LEWISTON, N.Y. (WIVB)- In Virginia it worked perfectly. Once police knew they were looking for Vester Flanagan for the shooting deaths of two journalists on Wednesday, Virginia State Police plugged his license plate number into license plate readers on some of their patrol cars.
“As soon as it was entered it came up with a positive hit that the vehicle just passed me less than three minutes earlier,” said Virgina State Trooper Pamela Neff. “I let my dispatch know that the vehicle had passed me and I attempted to catch up with the vehicle, which was traveling eastbound on 66.”
State Police tried to stop him, he refused and a few minutes later he crashed his car and shot himself.
NY State Police have the same technology on some cars, and gave News 4 a demonstration Thursday in Lewiston. You may have seen the cars with license plate readers attached to the trunk facing off to the sides so that as these cars ride down the highway, they are automatically reading the license plates of every car they pass.
“This is a great tool for us,” said NY State Trooper Jim O’ Callaghan. “If it was a suspended plate, an alarm would go off on here saying registration suspended or revoked, and at that point in time I would have to make sure the plate that was read is the correct plate.”
It takes an instant photo, but it’s not perfect, sometimes it reads addresses on mailboxes as if they were license plates, but it is so sensitive that even some plates that are hard to read with the eye can be correctly scanned passing by at fifty miles per hour.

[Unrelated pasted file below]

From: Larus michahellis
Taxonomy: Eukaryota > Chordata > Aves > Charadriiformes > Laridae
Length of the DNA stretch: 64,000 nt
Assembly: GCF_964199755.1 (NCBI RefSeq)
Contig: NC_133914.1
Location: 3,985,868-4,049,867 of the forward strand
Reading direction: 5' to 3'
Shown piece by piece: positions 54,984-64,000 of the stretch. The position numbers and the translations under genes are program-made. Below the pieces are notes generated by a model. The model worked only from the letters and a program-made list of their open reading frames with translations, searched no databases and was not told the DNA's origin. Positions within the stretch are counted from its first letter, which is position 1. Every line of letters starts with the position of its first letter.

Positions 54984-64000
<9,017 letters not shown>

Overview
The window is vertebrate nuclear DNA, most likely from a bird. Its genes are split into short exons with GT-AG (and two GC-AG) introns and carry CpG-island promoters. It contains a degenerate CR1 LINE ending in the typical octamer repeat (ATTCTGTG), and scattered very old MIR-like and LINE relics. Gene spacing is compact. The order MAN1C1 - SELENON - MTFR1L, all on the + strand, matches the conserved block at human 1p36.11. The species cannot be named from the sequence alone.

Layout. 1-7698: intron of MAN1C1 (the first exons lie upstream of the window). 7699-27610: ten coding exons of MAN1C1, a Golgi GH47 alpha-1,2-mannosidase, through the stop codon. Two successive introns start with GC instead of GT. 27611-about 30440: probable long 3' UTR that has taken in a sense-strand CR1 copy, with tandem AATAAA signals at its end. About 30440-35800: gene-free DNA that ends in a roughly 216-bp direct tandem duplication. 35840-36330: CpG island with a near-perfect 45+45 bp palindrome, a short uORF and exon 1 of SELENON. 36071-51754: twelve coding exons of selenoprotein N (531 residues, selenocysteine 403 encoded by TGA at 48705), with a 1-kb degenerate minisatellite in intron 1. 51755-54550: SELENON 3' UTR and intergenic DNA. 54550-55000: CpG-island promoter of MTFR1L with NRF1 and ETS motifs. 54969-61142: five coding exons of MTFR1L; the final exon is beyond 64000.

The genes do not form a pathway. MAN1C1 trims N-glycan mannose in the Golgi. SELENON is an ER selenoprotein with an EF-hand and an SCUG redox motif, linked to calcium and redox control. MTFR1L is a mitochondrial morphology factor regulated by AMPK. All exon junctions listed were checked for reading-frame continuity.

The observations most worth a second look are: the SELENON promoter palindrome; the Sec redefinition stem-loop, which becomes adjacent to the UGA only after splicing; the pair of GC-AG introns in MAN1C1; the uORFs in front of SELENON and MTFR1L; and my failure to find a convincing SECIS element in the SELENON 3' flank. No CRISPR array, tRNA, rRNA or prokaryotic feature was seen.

“It is a great tool for law enforcement, it’s a great tool for the community. Let’s say your child is abducted because of an Amber Alert, well guess what, we can punch that plate into the suspected vehicle and look for that child.”
He stresses that police have to have a reason to start a search for a specific plate number. Not every trooper’s car has it.
“Someday I would hope that every car has these plate readers because I think they’re important for everybody,” he said.
Several local police departments are using license plate readers.
NY State Police cannot divulge how long the information is kept or who gets to see it.
“What I want to know is what are they doing about the 99 percent of us who aren’t criminals, what are they doing with that data. Where is it stored? How long is it stored?” questioned civil rights attorney Peter Reese. “Are they combining it in a Countywide, a statewide, a nationwide data base? Are they keeping it for years? I do know an individual who has successfully FOILed his own license plate locations, but quite frankly, that wouldn’t have been my approach. I would’ve asked for the entire data base.”
Local attorney Dan Ward has been trying to find out for months what Erie County’s policy is toward handling the license plate reader data base and continues to be told by the County Attorney’s office that a policy is still being developed.